King Dollar defies doubters as US provides investors ‘oasis’
April 26 2019 12:25 AM
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An employee counts US one-hundred dollar banknotes at the Hang Seng Bank headquarters in Hong Kong. A gauge of the greenback is headed toward the highest level this year, with most major currencies having lost ground against it.

Bloomberg /London

The dollar is defying predictions it would lose its currency crown in 2019.
A gauge of the greenback is headed toward the highest level this year, with most major currencies having lost ground against it. 
The euro, which was expected to strengthen in 2019, is struggling as the region’s economy fails to sustain signs of a recovery, while Australia’s dollar is falling on expectations the country’s central bank will cut rates.
The greenback was labelled King Dollar in 2018 as it resumed a multi-year rally, though many analysts expected that not to last as the Federal Reserve rowed back on plans to continue its rate-hiking cycle. Yet other central banks are looking even more cautious, with the European Central Bank planning more stimulus to add to crisis-era negative rates.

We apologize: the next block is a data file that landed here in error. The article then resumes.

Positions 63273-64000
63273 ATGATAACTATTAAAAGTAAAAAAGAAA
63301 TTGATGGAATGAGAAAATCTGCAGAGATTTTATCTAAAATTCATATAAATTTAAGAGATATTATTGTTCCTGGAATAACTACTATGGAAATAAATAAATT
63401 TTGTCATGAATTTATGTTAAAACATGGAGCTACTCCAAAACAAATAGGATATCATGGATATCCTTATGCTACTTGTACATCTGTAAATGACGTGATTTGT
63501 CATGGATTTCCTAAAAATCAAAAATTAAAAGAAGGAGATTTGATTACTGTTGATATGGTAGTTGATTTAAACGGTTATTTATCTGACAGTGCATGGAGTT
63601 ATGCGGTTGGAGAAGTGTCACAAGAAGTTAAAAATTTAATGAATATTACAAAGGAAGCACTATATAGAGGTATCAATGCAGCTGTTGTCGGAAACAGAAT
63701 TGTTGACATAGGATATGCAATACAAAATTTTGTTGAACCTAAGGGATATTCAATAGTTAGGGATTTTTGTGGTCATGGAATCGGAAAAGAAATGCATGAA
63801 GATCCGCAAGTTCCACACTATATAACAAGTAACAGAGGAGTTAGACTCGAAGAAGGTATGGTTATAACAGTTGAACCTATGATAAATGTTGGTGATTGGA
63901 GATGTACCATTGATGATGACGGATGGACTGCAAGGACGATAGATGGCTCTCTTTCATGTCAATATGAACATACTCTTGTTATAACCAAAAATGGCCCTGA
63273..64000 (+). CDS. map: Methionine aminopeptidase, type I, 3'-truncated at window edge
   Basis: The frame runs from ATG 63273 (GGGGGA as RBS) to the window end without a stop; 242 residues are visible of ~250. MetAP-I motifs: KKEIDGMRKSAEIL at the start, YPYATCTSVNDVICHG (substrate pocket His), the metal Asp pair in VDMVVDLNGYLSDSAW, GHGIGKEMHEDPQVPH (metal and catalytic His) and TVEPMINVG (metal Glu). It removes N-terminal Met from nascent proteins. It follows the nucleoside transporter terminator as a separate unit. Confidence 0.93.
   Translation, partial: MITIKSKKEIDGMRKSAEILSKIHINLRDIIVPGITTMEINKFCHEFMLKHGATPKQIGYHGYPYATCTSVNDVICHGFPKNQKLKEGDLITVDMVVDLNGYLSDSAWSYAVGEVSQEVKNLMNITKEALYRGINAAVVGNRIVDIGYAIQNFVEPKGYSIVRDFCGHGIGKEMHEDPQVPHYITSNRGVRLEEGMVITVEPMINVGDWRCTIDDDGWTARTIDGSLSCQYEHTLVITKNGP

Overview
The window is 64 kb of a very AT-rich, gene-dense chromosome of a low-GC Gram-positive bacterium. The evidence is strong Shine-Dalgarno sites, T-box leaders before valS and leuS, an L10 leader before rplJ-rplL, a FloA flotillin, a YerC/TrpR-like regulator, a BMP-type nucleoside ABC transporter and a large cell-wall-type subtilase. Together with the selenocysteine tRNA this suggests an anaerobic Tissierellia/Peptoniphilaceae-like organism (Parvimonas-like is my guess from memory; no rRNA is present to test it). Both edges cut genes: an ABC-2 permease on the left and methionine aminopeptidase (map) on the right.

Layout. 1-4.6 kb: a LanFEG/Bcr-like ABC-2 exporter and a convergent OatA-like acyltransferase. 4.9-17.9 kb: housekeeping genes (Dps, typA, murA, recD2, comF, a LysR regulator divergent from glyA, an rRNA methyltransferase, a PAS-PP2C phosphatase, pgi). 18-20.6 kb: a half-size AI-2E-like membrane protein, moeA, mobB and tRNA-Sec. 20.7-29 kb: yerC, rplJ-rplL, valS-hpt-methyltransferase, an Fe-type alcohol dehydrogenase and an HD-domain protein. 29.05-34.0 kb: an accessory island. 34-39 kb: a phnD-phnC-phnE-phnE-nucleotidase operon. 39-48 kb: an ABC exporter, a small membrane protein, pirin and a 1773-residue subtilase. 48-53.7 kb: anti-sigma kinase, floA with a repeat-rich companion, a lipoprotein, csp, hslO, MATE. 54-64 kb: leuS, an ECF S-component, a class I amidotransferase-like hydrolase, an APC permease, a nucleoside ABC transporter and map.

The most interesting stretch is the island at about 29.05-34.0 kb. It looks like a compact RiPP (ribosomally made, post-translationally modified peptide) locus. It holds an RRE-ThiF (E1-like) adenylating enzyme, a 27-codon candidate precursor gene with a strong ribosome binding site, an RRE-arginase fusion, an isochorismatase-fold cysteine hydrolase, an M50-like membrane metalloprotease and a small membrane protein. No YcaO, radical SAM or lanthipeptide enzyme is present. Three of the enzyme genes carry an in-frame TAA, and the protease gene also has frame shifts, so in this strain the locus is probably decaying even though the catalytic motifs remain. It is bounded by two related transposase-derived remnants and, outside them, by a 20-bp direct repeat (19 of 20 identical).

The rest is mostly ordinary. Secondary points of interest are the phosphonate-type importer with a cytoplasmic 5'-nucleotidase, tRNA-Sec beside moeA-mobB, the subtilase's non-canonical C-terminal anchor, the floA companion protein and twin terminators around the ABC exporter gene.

“The US seems almost like an oasis,” said Thu Lan Nguyen, a currency strategist at Commerzbank AG in Frankfurt. “The impression increasingly arises that the US economy is decoupled from the rest of the world, certainly from the European economy.”
The latest impetus came from Australian inflation data missing forecasts yesterday and an unexpected drop in German business confidence, which sent the euro below $1.12 and the Bloomberg Dollar Spot Index to a seven-week high. The dollar has also been boosted by news that US and China negotiators plan to have a draft trade agreement by the end of next month.
Trader bets on the euro gaining are falling out of fashion in the options market, while demand for protection from a further slide in the Australian dollar has risen. Still, currency analysts remain sceptical on the dollar rally’s prospects.
“It seems to be less about dollar strength and more about currency weakness elsewhere,” said Ned Rumpeltin, the European head of currency strategy at Toronto-Dominion Bank in London. “The dollar is good enough but we don’t think it offers a particularly compelling bullish case on its own merits.



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